Effect of irradiance on the emission of short-lived halocarbons from three common tropical marine microalgae

Lim, Yong Kian, Keng, Fiona Seh Lin, Phang, Siew Moi, Sturges, William T. ORCID: https://orcid.org/0000-0002-9044-7169, Malin, Gill ORCID: https://orcid.org/0000-0002-3639-9215 and Rahman, Noorsaadah Abd (2019) Effect of irradiance on the emission of short-lived halocarbons from three common tropical marine microalgae. PeerJ, 2019 (4). ISSN 2167-8359

[thumbnail of Published_Version]
PDF (Published_Version) - Published Version
Available under License Creative Commons Attribution.

Download (386kB) | Preview


Marine algae have been reported as important sources of biogenic volatile halocarbons that are emitted into the atmosphere. These compounds are linked to destruction of the ozone layer, thus contributing to climate change. There may be mutual interactions between the halocarbon emission and the environment. In this study, the effect of irradiance on the emission of halocarbons from selected microalgae was investigated. Using controlled laboratory experiments, three tropical marine microalgae cultures, Synechococcus sp. UMACC 371 (cyanophyte), Parachlorella sp. UMACC 245 (chlorophyte) and Amphora sp. UMACC 370 (diatom) were exposed to irradiance of 0, 40 and 120 µmol photons m−2s−1. Stress in the microalgal cultures was indicated by the photosynthetic performance (Fv/Fm, maximum quantum yield). An increase in halocarbon emissions was observed at 120 µmol photons m−2s−1, together with a decrease in Fv/Fm. This was most evident in the release of CH3I by Amphora sp. Synechococcus sp. was observed to be the most affected by irradiance as shown by the increase in emissions of most halocarbons except for CHBr3 and CHBr2Cl. High positive correlation between Fv/Fm and halocarbon emission rates was observed in Synechococcus sp. for CH2Br2. No clear trends in correlation could be observed for the other halocarbons in the other two microalgal species. This suggests that other mechanisms like mitochondria respiration may contribute to halocarbon production, in addition to photosynthetic performance.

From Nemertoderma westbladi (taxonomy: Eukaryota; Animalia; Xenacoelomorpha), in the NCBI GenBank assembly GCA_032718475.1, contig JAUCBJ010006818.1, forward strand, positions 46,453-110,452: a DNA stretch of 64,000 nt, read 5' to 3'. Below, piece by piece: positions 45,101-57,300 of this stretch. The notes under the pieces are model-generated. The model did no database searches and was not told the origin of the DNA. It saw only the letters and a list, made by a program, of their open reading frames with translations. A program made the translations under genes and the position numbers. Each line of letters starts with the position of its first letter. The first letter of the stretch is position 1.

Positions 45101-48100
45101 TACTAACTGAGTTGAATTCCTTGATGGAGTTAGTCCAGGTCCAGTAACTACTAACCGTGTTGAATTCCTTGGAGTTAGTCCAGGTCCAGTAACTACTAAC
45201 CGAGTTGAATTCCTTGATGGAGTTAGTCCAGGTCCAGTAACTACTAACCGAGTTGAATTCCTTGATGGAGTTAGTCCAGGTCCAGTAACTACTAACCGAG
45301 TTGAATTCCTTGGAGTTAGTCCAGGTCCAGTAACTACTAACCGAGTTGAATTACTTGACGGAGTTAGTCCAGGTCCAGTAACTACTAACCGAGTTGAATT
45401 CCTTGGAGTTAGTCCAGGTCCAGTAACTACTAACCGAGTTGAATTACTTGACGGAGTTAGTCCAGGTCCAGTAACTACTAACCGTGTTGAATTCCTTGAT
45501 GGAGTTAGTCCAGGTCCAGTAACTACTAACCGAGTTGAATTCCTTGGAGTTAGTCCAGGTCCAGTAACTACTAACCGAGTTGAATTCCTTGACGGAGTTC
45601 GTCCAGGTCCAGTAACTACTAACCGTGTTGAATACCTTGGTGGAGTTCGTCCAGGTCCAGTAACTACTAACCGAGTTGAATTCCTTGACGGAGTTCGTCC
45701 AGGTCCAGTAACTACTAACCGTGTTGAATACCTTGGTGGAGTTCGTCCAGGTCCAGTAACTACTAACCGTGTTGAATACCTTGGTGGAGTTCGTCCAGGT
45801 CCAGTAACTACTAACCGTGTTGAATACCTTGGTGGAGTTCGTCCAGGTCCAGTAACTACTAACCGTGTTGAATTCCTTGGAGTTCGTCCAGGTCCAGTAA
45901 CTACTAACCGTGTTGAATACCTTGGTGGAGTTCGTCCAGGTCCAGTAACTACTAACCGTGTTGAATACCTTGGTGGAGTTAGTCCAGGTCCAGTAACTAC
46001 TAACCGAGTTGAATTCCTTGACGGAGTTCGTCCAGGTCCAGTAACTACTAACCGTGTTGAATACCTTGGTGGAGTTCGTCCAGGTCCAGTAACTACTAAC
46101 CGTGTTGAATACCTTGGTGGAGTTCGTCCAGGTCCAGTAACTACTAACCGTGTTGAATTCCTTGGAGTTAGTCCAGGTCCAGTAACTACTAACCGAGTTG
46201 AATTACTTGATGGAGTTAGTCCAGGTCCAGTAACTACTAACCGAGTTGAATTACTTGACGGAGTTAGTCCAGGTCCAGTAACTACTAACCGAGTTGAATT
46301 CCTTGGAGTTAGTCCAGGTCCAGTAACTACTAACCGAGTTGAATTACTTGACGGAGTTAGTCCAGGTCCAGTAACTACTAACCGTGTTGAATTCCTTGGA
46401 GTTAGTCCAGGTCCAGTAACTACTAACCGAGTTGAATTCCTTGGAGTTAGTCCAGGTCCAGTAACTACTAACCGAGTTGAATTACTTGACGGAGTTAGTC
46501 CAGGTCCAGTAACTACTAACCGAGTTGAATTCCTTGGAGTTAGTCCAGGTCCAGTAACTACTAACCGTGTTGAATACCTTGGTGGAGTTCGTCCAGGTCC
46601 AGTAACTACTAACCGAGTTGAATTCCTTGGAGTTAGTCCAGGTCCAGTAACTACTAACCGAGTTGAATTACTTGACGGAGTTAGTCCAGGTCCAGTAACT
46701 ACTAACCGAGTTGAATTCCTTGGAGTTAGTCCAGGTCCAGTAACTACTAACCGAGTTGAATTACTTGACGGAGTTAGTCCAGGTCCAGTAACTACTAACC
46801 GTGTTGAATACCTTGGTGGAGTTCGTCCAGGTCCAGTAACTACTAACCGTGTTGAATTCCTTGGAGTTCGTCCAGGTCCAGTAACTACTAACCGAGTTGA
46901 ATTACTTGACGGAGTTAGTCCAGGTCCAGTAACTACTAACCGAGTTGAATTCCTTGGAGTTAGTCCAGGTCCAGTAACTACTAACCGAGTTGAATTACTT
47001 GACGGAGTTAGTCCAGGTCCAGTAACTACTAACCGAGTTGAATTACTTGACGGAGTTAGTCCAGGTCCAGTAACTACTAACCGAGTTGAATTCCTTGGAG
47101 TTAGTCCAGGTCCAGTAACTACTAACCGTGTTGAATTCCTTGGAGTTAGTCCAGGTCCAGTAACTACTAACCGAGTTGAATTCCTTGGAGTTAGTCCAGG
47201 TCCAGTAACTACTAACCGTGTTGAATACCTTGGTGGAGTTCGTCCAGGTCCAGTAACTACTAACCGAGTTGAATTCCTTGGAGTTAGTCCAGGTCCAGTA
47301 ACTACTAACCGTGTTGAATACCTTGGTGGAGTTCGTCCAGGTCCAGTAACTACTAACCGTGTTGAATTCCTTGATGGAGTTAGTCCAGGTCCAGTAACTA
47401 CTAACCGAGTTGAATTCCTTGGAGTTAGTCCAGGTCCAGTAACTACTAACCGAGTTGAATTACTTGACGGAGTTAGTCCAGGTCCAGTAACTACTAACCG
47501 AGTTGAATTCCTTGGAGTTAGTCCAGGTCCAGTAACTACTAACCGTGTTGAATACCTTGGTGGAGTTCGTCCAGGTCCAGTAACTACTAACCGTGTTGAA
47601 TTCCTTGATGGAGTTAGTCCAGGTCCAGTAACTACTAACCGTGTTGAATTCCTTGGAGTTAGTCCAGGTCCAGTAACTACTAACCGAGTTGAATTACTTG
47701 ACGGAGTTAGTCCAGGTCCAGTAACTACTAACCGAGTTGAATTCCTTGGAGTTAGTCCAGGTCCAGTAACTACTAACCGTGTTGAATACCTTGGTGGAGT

Item Type: Article
Uncontrolled Keywords: environmental change,halocarbon emission,irradiance,marine microalgae,tropics,neuroscience(all),biochemistry, genetics and molecular biology(all),agricultural and biological sciences(all),sdg 13 - climate action,sdg 14 - life below water ,/dk/atira/pure/subjectarea/asjc/2800
Faculty \ School: Faculty of Science > School of Environmental Sciences
UEA Research Groups: Faculty of Science > Research Groups > Centre for Ocean and Atmospheric Sciences
Related URLs:
Depositing User: LivePure Connector
Date Deposited: 08 Nov 2019 11:30
Last Modified: 13 Apr 2023 13:57
URI: https://ueaeprints.uea.ac.uk/id/eprint/72912
DOI: 10.7717/peerj.6758


Downloads per month over past year

Actions (login required)

View Item View Item